Adapted from War and Peace and IT: Business Leadership, Technology, and Success in the Digital Age by Mark Schwartz.
It turns out that people are pretty terrible at assessing probabilities and risk. In my last book, A Seat at the Table, I cited several examples to make this point—examples that I love because even knowing the right answer I still can’t convince myself it is right.
The first example had to do with the TV game show Let’s Make a Deal, in which the contestant is asked to choose one of three doors. Behind one, the contestant is told, is a car the contestant will win if he or she guesses correctly. Once the contestant guesses, the host opens one of the other doors to show that there’s no car behind it. He then points out that two closed doors remain—the one the contestant chose and the third one—and asks if the contestant wants to switch doors. Since there are now only two doors, each seems to have a 50% chance of hiding the car, so it doesn’t matter, right? But the correct strategy is always for the contestant to switch doors—doing so doubles his or her chances of winning. Our intuition hesitates to accept that, even when it’s carefully explained.
Another example that I cited looks at probability in the world of disease. Let’s say you’re tested for a rare disease that occurs in one out of every one thousand people. The doctor informs you that the test is 99% accurate: that is, if you have the disease, the test will be positive 99% of the time, and if you don’t have it, the test will be negative 99% of the time. Unfortunately, the test comes back positive. How worried should you be? Not very, it turns out. With these parameters, the chance that you actually have the disease turns out to be only about 9%.
We have a strong tendency to identify risk in all the wrong places and miscalculate the likelihood of outcomes. Traditional project management, for example, leads us to believe that projects have cost, schedule, and scope risks. A project manager following Project Management Body of Knowledge (PMBOK®) best practices will keep a risk register and make plans for mitigating those risks.
But these delivery risks are not the right risks to be concerned about. The real risks are (1) the risk of not accomplishing our business objectives, and (2) the risk of not accomplishing them in the quickest, most cost-effective way. To those I’ll add (3) the risk of unintentionally exceeding the budget. Cost, schedule, and scope are at best only proxies for these real concerns.
(1) The Risk of Not Accomplishing our Business Objectives
If your goal is to increase the number of cases each employee can process in a day, say from seventy to one hundred, and you’re willing to spend a million livres to achieve that objective, then the risk is that you’ll spend your million livres and not achieve the objective.
If you take that objective and translate it into a set of requirements for technologists to implement, then you’ve added another risk—the risk that the requirements you’ve chosen won’t actually accomplish the objective. Yet that’s exactly how the traditional model proceeds; it does little to mitigate this risk, since you don’t find out whether your requirements have succeeded until the project is over and you’ve spent all your money.
You can reduce the risk by taking the Lean startup approach and treating the so-called requirement as a hypothesis: “I believe that if we implement these features, then the result will be to increase cases from seventy per day to one hundred.” Then you’ll test the hypothesis, often with only a fraction of the total spend of the project. Based on the results of your test you can either modify the requirement or abandon it altogether. That is risk mitigation.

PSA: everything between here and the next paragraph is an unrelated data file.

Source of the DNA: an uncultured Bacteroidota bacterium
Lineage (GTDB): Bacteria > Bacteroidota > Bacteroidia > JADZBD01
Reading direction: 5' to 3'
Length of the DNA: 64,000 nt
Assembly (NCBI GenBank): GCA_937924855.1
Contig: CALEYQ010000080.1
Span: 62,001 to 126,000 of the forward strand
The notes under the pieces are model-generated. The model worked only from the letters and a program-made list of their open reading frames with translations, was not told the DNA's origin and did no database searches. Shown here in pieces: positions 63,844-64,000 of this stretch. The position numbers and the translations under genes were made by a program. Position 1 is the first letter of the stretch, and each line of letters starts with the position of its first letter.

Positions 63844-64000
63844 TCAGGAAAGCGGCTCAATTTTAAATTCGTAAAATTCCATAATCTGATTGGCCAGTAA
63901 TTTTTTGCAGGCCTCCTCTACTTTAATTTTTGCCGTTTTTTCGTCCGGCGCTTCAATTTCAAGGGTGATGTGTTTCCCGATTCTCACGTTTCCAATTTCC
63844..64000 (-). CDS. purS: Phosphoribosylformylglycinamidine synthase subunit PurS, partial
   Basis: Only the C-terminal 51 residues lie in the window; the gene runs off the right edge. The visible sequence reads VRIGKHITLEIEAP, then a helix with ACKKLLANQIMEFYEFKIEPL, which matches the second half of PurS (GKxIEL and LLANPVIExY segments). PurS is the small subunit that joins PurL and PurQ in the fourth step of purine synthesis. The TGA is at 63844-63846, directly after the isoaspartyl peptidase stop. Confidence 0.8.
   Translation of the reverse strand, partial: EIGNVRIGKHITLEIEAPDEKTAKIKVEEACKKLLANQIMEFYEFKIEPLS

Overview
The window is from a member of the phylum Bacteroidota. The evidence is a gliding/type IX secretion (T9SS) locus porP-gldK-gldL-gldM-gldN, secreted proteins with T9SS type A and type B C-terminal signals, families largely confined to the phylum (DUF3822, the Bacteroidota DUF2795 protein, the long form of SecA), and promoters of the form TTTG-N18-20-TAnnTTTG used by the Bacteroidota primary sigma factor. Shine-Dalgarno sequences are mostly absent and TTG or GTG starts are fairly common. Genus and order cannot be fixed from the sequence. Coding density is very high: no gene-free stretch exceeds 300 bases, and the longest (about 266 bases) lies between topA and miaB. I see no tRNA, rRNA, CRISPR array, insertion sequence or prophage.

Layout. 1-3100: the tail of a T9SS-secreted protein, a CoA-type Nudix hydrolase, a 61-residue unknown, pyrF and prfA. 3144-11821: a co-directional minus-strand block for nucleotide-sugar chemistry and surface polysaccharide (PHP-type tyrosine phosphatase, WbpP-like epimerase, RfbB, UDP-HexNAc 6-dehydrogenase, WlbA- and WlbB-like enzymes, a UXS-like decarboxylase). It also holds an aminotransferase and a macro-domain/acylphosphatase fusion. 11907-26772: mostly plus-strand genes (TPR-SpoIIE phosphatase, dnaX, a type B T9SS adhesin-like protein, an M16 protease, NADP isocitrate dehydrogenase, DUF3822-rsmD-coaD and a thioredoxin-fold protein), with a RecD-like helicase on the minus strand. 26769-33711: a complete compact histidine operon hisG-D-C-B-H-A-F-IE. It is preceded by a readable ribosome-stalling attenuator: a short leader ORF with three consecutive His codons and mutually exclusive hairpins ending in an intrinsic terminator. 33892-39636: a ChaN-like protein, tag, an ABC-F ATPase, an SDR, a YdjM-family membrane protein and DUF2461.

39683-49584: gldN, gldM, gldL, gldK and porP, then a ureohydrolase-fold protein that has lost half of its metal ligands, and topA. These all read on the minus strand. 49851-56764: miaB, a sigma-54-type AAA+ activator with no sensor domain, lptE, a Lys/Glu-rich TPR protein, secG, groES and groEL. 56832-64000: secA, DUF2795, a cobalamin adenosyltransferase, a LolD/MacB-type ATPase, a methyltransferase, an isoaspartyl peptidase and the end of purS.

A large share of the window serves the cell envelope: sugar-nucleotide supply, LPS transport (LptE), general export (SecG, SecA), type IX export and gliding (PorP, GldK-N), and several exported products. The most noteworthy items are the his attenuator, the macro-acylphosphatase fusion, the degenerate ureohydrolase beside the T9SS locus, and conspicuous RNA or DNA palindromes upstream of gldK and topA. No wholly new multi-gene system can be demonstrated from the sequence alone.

You can further mitigate this risk by using DevOps to quickly release one capability at a time to users. You can then see the objectives being accomplished as development proceeds; in the prior example, you can see the number of cases continually increase from seventy. With every released feature, you’re decreasing the risk of not accomplishing your objective. What better risk mitigation could you ask for?
(2) The Risk of Not Accomplishing Them in the Quickest, Most Cost-Effective Way
With the old waterfall approach, it was almost certain that you were not accomplishing objectives in the quickest, most cost-effective way. The waterfall, remember, actually increased risk by encouraging feature bloat. It required costly upfront time to prepare the requirements and to plan the project before delivering any value. And it increased costs because testing came at the end, when it was the most time-consuming to fix problems.
Fortunately, your toolkit now includes a better way to manage this risk as well. With an Agile approach you can begin delivering value right away, evolving the plan as you proceed. You reduce cycle times and eliminate waste by looking at the entire value stream, both inside and outside of IT. All of these reduce the risk that you won’t accomplish your objective in the quickest, most cost-effective way.
(3) The Risk of Inadvertently Exceeding Budget
In the waterfall approach, we treated scope as fixed (“required”) and continued a project until either the scope had been completed or the project had been terminated as a failure. Because the project had to continue until the scope was complete, there was a high risk of exceeding budget. That was precisely what happened on many projects.
When you use the Agile approach, you get results constantly through-
out the process, prioritized by their effect on the desired outcome. As a result, if the budget runs out you can simply stop the project—it has already delivered most of its value. Or you could decide to increase the budget and produce more impacts. You have the choice.